This kind of approach is working for the industry, with the world seeing a growth of 2.5% in direct premiums in 2015.
Oil & Gas
As one of the richest industries in the world, it is no surprise that oil and gas has seen significant benefits from the use of data.
Having been hit hard by the recent slump in oil prices, the importance of reducing costs and increasing efficiency has been their number one priority. Big data has a huge impact on this capability. The digital oilfield is now a data-driven enterprise, a far cry from the comparatively basic fields only 10 years ago.
We have seen predictive analytics, image analysis and the internet of things becoming the key drivers for finding new sources of oil, which has seen companies save billions of dollars on often expensive and unnecessary exploratory work. For instance, it is possible to look at topography and seismic activity combined with data from similar sites, all without leaving the office. Once a site is found, sensors can be placed that communicate back to a central office, meaning less manpower is needed. Using similar analytical techniques, it is possible to start the more extensive parts of the process with a considerably higher chance of success.
Once the well is tapped, data is also significantly impacting on its upkeep and running costs.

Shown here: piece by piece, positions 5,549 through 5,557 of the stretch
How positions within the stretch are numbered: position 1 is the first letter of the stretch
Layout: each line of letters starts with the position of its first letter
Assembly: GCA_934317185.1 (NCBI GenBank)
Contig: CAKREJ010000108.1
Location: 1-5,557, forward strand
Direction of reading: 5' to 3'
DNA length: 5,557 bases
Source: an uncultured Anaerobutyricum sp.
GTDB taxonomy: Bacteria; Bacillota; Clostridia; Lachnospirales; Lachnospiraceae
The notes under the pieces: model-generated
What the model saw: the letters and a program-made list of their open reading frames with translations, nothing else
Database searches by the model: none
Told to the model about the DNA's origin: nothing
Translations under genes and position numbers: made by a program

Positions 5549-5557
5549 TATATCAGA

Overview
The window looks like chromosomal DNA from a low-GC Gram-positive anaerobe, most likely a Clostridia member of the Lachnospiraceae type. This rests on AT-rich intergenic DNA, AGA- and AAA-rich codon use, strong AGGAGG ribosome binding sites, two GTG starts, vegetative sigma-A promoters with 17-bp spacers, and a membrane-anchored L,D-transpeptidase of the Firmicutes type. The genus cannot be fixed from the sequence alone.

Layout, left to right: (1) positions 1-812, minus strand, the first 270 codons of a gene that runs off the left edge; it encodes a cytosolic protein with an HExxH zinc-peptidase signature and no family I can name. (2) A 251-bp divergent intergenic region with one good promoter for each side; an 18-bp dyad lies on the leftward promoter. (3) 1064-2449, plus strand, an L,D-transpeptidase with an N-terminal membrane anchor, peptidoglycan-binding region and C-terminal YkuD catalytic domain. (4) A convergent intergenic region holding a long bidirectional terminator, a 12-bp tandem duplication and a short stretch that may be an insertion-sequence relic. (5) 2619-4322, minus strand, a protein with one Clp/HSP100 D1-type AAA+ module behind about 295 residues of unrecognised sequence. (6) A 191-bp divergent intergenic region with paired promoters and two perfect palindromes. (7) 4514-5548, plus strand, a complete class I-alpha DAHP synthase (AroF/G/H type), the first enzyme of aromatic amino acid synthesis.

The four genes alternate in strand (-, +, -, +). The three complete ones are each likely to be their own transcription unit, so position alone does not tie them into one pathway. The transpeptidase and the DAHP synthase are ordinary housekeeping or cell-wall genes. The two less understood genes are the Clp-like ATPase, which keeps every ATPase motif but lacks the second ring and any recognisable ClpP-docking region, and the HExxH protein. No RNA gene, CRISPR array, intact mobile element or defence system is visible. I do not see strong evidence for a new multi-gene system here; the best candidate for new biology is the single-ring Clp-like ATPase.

This is generally being done through the use of the Internet of Things and thousands of sensors. Every single element of a pipeline is now connected to a central monitoring station, allowing them to see exactly what is happening at any moment anywhere in their pipelines and manufacturing facilities. It also shows wear on parts, allowing pre-emptive action to be taken to prevent further damage. This has seen a significant reduction in the cost of maintenance with research from Accenture showing that predictive maintenance alone generates savings of up to 12% over regular maintenance. It also allows for considerable reduction in down-time, which loses companies millions of dollars every time they happen and this same Accenture survey showed that data led to a 70% reduction in down time.
With these kinds of data initiatives, the safety of pipelines, shipping and manufacture of oil has become considerably safer. From an environmental standpoint alone, when we look at the average number of oil spills every year in the 1970's (24.6) compared to 3.3 in the 2000's (we don't currently have the data for more recent trends), we can see an 86% decrease despite an increase in sea-borne oil transport. This has coincided with an increase in the use of data to measure safety elements, track routes, and create better safety processes. With the Internet of Things telling us about a potential issue before anybody would notice, we have the opportunity to reduce this even further.